Has ResponsibleAI Peaked?
It is no secret that artificial intelligence (AI), has been adopted faster than ever. It’s not easy to make AI work. Only 6% of organizations have been able to operationalize AI, according to PwC’s recent global Responsible AI survey of more than 1,000 participants from leading organizations in the U.S., U.K., Japan, and India. The survey found that more than half of the companies surveyed said they are still trying to figure out how AI works and that they have not committed to large investments in AI.
Companies that have an embedded AI strategy are more likely to deploy apps at scale and with greater adoption throughout the company than those who don’t. Larger companies (greater than $1 billion) in particular are significantly more likely to be exploring new use cases for AI (39%), increasing their use of AI (38%), and training employees to use AI (35%).
While there are some technical challenges or limitations to operationalization, a trust gap is still a barrier.
A major trend is to integrate “responsible AI”, practices to close this trust gap. Responsible AI is the combination of the people, tools, and processes needed to manage AI systems in a way that suits our environment. It uses technical and procedural capabilities to address safety and security concerns, as well as bias, explainability and robustness. Responsible AI is often referred to as trusted AI, AI ethics or beneficial AI. It is a method of developing AI and analytics systems. This is done to ensure that they are high-quality and well documented, and to minimize unintended harms .
Responsible AI in the enterprise
Awareness of the potential risks AI poses to organizations has resulted in a significant rise in risk mitigation activities. Customers and regulators demand that organizations develop strategies to reduce the risks associated with individual applications, as well as wider risks to society. These risks can be experienced at three levels: the application level (performance instability and bias in AI decision making); the business level (enterprise or financial risk); and the national level (job displacement from automation and misinformation). Organizations are using a range of risk-mitigation strategies to address these and other risks. They start with ad hoc measures before moving on to more structured governance. More than a third of companies (37%) have strategies and policies to tackle AI risk, a stark increase from 2019 (18%).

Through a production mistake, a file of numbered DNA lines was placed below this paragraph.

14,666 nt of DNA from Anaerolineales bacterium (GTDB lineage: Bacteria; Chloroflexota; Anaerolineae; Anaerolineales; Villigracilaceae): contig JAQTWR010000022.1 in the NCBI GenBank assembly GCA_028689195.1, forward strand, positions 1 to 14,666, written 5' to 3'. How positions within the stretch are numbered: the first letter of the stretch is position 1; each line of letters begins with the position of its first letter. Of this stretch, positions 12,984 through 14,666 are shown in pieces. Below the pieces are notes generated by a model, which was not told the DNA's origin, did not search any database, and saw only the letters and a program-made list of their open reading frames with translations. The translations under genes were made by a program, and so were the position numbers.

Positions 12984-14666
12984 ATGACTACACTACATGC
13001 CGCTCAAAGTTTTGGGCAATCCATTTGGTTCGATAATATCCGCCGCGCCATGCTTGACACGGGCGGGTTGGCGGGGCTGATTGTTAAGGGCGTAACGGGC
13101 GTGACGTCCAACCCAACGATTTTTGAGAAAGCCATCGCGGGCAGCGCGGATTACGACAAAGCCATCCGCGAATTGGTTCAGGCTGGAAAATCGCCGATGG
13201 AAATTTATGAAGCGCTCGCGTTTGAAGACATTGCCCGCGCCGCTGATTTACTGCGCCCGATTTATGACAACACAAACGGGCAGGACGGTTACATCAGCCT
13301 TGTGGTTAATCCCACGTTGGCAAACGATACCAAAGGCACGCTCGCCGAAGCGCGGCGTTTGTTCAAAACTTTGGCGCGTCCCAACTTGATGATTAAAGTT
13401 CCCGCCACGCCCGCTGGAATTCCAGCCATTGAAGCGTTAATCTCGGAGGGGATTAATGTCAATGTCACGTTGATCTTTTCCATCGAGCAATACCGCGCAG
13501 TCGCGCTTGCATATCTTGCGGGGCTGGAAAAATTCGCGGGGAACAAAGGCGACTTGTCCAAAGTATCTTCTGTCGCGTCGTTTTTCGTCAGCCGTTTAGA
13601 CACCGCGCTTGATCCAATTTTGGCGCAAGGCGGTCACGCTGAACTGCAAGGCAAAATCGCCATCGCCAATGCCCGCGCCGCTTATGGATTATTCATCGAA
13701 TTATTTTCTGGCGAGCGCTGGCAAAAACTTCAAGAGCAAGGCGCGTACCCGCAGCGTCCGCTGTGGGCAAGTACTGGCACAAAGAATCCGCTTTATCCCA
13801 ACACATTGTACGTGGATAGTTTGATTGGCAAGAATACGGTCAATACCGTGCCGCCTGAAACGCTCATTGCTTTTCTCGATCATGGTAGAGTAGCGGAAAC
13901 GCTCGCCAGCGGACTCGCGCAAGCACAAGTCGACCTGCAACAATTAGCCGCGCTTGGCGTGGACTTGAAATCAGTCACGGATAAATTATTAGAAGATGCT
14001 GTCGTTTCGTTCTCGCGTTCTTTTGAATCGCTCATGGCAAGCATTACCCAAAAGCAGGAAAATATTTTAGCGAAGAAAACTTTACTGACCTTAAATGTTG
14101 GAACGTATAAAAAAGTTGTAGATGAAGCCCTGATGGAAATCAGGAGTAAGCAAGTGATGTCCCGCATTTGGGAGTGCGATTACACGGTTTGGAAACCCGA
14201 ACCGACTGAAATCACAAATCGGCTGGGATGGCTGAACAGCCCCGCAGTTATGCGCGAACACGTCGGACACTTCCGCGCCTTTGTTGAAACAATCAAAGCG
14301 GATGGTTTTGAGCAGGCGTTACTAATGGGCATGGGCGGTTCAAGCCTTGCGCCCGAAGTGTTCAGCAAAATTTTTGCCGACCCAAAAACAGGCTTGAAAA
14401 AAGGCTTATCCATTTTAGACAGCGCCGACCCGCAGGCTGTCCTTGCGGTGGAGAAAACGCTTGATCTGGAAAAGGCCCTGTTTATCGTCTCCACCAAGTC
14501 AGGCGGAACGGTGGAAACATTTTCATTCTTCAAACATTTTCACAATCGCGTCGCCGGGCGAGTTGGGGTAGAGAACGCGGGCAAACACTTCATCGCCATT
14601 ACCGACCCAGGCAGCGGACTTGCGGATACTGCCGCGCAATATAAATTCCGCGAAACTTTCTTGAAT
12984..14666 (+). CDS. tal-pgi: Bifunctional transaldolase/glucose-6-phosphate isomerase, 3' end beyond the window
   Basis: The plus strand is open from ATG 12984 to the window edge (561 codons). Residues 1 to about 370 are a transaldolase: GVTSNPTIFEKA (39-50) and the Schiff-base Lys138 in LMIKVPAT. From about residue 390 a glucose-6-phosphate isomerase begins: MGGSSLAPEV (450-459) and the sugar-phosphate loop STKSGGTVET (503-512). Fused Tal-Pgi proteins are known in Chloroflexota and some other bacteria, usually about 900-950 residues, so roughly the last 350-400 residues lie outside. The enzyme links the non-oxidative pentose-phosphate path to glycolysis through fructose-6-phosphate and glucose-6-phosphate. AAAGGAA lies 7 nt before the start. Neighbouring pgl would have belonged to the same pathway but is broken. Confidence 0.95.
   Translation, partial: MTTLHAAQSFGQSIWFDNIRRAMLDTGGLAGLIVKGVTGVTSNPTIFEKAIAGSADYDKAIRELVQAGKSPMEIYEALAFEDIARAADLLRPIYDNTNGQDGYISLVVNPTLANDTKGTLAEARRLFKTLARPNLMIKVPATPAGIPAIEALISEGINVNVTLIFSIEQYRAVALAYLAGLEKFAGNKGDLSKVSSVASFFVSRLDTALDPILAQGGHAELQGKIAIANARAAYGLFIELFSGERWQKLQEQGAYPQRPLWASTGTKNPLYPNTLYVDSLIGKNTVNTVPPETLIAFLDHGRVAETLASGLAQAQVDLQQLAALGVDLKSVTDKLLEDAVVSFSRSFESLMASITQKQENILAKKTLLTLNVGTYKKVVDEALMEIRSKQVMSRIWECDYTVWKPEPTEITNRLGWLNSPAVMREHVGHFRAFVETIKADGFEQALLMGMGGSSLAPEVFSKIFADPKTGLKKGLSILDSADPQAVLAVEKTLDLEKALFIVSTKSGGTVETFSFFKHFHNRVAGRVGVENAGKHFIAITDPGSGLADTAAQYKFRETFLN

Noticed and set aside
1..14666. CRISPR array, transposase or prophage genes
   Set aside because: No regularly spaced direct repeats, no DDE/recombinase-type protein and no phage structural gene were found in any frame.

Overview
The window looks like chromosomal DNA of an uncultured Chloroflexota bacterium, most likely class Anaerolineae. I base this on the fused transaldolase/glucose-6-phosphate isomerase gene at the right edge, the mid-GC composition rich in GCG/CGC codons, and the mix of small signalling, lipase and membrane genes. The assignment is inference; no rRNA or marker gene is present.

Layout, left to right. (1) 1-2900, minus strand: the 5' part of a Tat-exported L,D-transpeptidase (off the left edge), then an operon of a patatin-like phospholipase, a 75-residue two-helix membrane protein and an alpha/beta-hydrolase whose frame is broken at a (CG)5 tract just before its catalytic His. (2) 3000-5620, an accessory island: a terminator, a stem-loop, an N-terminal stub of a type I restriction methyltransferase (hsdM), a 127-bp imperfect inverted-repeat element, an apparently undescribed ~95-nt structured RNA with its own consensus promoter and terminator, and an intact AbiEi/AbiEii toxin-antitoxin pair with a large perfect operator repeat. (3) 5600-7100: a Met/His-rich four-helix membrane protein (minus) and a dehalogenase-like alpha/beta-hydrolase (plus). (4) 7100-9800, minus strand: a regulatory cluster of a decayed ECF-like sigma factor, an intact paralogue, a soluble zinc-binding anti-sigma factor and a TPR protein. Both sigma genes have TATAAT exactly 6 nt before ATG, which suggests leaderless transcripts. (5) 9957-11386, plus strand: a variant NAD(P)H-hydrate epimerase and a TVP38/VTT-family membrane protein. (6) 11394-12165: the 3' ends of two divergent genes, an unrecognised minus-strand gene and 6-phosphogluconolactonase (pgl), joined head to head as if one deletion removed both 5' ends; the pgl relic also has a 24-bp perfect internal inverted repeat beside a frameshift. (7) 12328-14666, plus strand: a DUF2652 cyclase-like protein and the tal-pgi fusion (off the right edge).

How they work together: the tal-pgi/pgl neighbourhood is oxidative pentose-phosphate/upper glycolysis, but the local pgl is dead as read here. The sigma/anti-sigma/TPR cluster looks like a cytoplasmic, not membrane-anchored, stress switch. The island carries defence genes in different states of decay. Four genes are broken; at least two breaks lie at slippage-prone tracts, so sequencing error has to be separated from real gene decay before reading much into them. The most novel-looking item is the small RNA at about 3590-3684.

Figure 1: Risk taxonomy, PwC
Despite the increased focus on risk mitigation, organizations continue to debate how to govern AI. Only 19% of companies in the survey have a formal documented process that gets reported to all stakeholders; 29% have a formal process only to address a specific event; and the balance have only an informal process or no clearly defined process at all.
Part of the discrepancy can be attributed to a lack of clarity about AI governance ownership. Who is responsible for this process? What are the responsibilities for the developers, compliance, risk-management, and internal auditor?
Banks, and other organizations that are subject to regulatory oversight of their algorithms, tend to have strong functions (“second-line”) teams that can independently validate models. However, others must rely on separate development teams as the second-line team does not have the necessary skills to review AI systems. These organizations have chosen to augment their second-line team with more technical expertise while others are developing more robust guidelines for quality control within the first line.
No matter what level of responsibility an organization holds, it needs a standard development process with specific stage gates at certain points to ensure high-quality AI development. This applies to procurement as well since many AI systems are introduced into organizations via a vendor or a software platform.
Figure 2: Stage gates in the AI development process, PwC
Awareness of AI risks is complemented by another trend to think about technology ethics–adopting technologies for procurement, development, usage and monitoring of AI that are based on a “what should I do” mentality rather than a ‘what can you do”.
While there is a litany of ethical principles for AI, data, and technology, fairness remains a core principle. Thirty-six percent of survey respondents identify algorithmic bias as